Saturday, January 03, 2009

This day in DUH

Now here's a stupid idea if ever I heard one. And I'm a blogger in the Dubya administration, so I've trafficked in stupid ideas for many years now.

Oregon, among other states, claims it is losing highway revenue to the point that it will soon no longer be able to keep up with road-maintenance costs. There are presumably numerous reasons for this, among them the constant yo-yoing of gas prices, rising asphalt costs, solid-gold Steve Prefontaine statues, etc. Typically, legislators address this sort of thing with an increase in fuel taxes. But in this age of soaring gas prices of, um, $3 less per gallon than a few months ago, working families can't afford such a tax hike. And the federal government can't afford to make up the difference, given that the cause of the shortfall isn't incredibly crass corporate greed.

So what are Oregon officials promoting? They want each person to pay an individual tax based on how many miles they drive. Well, that's fair. After all, my insurance company bases my coverage on an estimated yearly mileage, and -

Oh, wait. They want to install Big Brother devices in every car that track your mileage and adjust prices accordingly when you drive up to the pump. And God forbid you fill up during rush hour, which (where I live) is apparently every daytime hour. Officials - and keep in mind, this is Oregon, where I would be Rush Limbaugh - blame fuel-efficient vehicles for the shortfall, saying that better cars just don't burn enough gas to make the enterprise worthwhile.

It doesn't take a genius to see that the people who suffer most from this approach are those with green vehicles. Screw the environment, screw penalizing those who burn the most fossil fuel, screw privacy - if anyone's not pulling their weight around here, it's those damn dirty hippies with their expensive hybrids and hypermiling and recycling and whatnot!

When I was in college, we paid $25 each semester for a parking space on top of tuition. That is, if we wanted it. I liked this approach, because for the first few semesters, I either didn't have a vehicle or rode my bike to school. After a few years, however, people began complaining en masse that our shuttle-bus system just wasn't doing it for them. And I didn't blame them for saying that. But they began demanding a five-story parking garage on campus, along a two-lane road that was already clogged, just so they didn't have to mingle among the rabble or otherwise deviate from their activity-free lifestyle in any way. Fittingly, the thing was built on a field where we often played pick-up softball and football games. Years after anyone who demanded it could ever possibly use it.

Funding for this behemoth came from a mandatory levy of $25 on every student per semester. At the same time, they rescinded parking permits for the shuttle parking lot, to make it seem awesome: "You don't need permits anymore! Yay!" As I put it at the time, "You also bought a $25 parking space, even if you have no car, driver’s license or eyesight." This Oregon mileage proposal reminds me very much of that.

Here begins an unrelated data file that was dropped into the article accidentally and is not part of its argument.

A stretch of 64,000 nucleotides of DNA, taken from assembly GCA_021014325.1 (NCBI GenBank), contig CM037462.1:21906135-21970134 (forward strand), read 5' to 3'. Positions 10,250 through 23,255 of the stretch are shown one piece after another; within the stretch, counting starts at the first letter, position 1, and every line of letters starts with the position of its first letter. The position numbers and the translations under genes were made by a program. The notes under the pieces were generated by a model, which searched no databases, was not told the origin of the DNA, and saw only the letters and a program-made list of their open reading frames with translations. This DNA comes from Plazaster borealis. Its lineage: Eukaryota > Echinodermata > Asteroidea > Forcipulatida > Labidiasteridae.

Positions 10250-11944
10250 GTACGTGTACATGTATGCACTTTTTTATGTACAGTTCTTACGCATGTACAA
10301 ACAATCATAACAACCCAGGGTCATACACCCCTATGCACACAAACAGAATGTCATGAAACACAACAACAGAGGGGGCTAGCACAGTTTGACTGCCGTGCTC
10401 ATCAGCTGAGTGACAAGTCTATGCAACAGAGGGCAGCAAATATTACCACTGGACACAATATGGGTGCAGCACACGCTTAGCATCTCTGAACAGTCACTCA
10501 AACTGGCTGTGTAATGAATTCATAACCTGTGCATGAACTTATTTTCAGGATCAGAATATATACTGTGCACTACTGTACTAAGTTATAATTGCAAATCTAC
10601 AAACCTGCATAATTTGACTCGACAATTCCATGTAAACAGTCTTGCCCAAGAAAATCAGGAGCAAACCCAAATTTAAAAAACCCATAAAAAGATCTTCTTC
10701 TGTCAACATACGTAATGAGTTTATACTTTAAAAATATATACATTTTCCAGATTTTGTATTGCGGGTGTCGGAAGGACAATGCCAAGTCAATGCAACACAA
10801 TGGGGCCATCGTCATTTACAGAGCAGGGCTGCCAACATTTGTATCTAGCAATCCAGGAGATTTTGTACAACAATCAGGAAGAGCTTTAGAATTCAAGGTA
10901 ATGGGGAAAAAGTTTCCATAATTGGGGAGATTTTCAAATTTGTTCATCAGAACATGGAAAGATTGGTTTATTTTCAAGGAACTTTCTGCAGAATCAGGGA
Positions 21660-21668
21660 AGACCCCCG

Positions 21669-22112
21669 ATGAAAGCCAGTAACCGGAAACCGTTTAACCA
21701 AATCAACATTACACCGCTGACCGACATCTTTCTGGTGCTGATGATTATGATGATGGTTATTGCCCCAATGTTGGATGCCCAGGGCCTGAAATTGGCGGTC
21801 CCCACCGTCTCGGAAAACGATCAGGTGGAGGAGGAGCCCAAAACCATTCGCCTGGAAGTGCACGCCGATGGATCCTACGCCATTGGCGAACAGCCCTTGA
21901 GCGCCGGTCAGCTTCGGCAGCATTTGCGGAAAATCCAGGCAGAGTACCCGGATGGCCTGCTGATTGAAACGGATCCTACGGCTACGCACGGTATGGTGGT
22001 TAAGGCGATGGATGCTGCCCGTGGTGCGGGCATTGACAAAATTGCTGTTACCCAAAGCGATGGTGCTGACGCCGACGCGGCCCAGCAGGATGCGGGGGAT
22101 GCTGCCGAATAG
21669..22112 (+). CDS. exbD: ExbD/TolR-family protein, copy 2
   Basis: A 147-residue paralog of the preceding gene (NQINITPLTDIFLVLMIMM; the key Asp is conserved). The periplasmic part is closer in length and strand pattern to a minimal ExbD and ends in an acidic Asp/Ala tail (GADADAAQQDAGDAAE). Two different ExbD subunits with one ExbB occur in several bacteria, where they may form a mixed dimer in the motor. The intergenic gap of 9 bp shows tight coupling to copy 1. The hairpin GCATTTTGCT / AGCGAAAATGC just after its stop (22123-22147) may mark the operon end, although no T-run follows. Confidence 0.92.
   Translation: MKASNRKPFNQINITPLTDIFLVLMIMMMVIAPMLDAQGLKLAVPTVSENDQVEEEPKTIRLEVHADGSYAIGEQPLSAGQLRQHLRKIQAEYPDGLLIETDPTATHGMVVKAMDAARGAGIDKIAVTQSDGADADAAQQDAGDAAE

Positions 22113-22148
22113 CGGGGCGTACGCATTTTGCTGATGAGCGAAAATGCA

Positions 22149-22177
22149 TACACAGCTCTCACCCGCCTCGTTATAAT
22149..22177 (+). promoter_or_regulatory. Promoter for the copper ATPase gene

It's a testament to these not-over-enough times that we're still seeking solutions to every problem that penalize diligence and conservation in the name of excess and profits. Typical retarded, amoral supply-side logic.

I particularly like this quote from the story:

Lynda Williams, also of Portland, was not immediately sold on the idea but said it was worth consideration.

"We all have to be open-minded," she said. "Our current system just isn't working."

Yes, we all have to be open-minded. That's what they told us in high school when they started making us wear our IDs on our shirts. They never tell you that when it comes to racial and gender equity or making sure all Americans have decent health care. Or when it comes to not wasting precious resources in a time of economic crisis.

I think my next car will be my bicycle. That is, assuming they don't start taxing air at 50 cents per square inch.


E.J. said...

At my college we paid $300-400 a year for parking, and that was 10 years ago! I don't even want to know what it costs now. That was in Atlanta, Queen of Urban Sprawl, and I don't think those prices did anything to stop it.

Ian McGibboney said...

I should clarify. The $25 permits were the cheapo ones that enabled us to park a mile away from campus and ride a shuttle bus back and forth (and park in certain spots on campus after 3 p.m.) Campus spaces were at a premium not that different than what you paid, E.J.

But there was a loophole that has since been closed: If you didn't register your car and parked on campus, all they could do was give you a (non-police) ticket of $10. They couldn't even put a hold on your record because they couldn't match the car to you, meaning these tickets often never got paid. A lot of people parked this way for years at a time.

Parking really brings out the slimy side of college students.

Jones said...

I can remember those days in college paying to park in the parking lot a mile a way except there was no shuttle bus for us at MTU. The whole system has been corrupted to the point of not being anywhere close to how the original system was suppose to work. If government didn't allocate funds for items other than what it was intended for, things might be very different. If you would like to know how to increase your MPG so you don't have to rely on a Hybrid, then log onto

Chris said...

I'm still proud to be an Oregonian! (even though I'd rather live juuuuuust across the river from Portland to avoid all the Oregon ridiculous taxes including this one)